In the case of Mikshimil, the women were concerned for the children of the village with winter coming. The cold weather would bring sickness, and so they were pooling their money to purchase cloth to make clothes. When someone had a surplus, they would share with those in need.

This is what development is about. People taking ownership of their own futures. We are not here to give handouts and further damage the image of God within them. We are here to build them up and reinforce the ingenuity that God has given them.

This is giving with meaning.

Thursday, January 8, 2015


When you are in a third world country, your plans have to be flexible. When that country is in political turmoil, uncertainty becomes the plan. Originally we had planned to get out to some of the villages and see what God has been doing through the lives of some missionaries to transform the lives of rural Bangladesh people, but God had other plans.

I have remarked a few times on traffic on social media, and it is really something that needs to be experienced to understand. Like a well rehearsed ballet, it is clear that there are rules to the road and to using your horn, and that I understand very little of what is really happening. We alternated between open road and Highway speeds to absolutely gridlock numerous times. Interspersed with the vehicles, regardless of their speed are pedestrians wandering through traffic like a game of frogger.

One such incident stands out in my mind as a teenage girl was crossing at a particularly unfortunate portion of road where traffic had sped up to nearly 60 kms/hour. The first BBCF van races past her like any other pedestrian, but a car was close behind. He honked and moved slightly, but had she not quickly scooted forward and moved her hips out of the way, we would have witnessed as very serious accident. It was close enough that her sari clearly moved as it brushed the side of the vehicle. Suddenly cross walks make infinitely more sense.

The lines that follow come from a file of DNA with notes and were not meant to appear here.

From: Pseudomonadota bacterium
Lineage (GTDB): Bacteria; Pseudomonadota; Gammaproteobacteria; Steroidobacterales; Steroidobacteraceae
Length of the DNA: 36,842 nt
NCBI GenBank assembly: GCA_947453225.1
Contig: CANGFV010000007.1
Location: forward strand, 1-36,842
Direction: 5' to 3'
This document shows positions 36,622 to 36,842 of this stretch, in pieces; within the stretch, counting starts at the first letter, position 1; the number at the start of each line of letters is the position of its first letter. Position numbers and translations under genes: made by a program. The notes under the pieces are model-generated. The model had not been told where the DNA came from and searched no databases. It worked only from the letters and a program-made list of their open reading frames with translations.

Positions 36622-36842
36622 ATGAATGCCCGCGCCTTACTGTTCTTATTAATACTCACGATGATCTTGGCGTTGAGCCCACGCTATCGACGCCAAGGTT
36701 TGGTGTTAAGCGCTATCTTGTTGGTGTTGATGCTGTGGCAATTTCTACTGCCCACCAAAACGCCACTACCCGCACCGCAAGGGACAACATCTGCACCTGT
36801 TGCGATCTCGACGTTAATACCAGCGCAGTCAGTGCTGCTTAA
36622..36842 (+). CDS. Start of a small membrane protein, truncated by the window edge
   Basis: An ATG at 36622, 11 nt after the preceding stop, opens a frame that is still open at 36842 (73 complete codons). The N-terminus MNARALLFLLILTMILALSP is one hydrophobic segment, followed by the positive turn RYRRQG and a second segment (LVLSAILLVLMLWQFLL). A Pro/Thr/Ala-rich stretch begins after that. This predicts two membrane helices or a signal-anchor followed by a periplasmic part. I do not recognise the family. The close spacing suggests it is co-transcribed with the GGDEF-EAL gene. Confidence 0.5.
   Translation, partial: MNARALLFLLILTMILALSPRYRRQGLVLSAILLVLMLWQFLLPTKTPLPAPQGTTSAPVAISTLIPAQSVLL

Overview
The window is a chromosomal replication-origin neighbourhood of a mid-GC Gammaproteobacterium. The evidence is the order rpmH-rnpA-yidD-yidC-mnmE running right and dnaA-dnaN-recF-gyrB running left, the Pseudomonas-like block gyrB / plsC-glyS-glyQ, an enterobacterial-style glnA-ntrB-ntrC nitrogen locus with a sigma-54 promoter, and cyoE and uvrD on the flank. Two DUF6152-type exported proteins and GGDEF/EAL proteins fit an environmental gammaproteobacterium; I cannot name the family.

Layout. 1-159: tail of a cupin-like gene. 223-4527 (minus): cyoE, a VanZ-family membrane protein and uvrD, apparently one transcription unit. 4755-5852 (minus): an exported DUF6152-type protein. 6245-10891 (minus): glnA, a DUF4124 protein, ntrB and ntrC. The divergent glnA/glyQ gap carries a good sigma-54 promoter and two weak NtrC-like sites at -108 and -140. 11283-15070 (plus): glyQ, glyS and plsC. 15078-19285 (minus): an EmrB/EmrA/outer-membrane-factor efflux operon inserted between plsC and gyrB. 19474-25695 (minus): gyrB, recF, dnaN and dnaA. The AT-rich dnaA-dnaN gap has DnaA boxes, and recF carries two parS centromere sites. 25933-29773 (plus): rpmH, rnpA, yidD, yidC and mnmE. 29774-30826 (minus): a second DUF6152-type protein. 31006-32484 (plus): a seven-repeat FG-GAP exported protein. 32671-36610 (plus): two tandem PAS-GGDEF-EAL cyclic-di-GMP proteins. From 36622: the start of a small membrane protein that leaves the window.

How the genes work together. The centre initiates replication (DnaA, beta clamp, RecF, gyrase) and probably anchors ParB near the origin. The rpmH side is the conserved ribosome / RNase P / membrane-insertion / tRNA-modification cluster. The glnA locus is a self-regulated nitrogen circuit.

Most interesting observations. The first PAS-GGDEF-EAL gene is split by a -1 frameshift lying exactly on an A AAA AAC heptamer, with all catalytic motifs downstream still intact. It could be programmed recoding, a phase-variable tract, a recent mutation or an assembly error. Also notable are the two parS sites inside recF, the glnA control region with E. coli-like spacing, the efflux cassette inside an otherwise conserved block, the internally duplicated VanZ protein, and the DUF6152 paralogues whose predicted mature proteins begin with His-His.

Once we landed in Jessore, we hopped onto Auto Rickshaws to get to the hotel. I shimmied onto the front with a driver, half my body hanging off as I balanced on the seat, hanging onto a grip and pointing my camera for pictures. What fun is life if you aren't living it on the edge?

The afternoon was spent wanting through the streets as we meandered our way towards the Anglican Trades School in the town. It was on this journey that the beauty of the Bangladesh people really shone. As westerners, we can quickly judge a book by its cover. Poor health care and hygiene, dirty streets and loose garbage are all things that categorize Bangladesh. But underneath the surface is something worth so much more.

In the middle of a residential area was a dirt clearing, ringed with pieces of garbage. In spite of the dirtiness, there were shouts of joy coming from this field as boys engaged in a rowdy game of cricket. Their personalities shine through as they laughed at one another and communicated.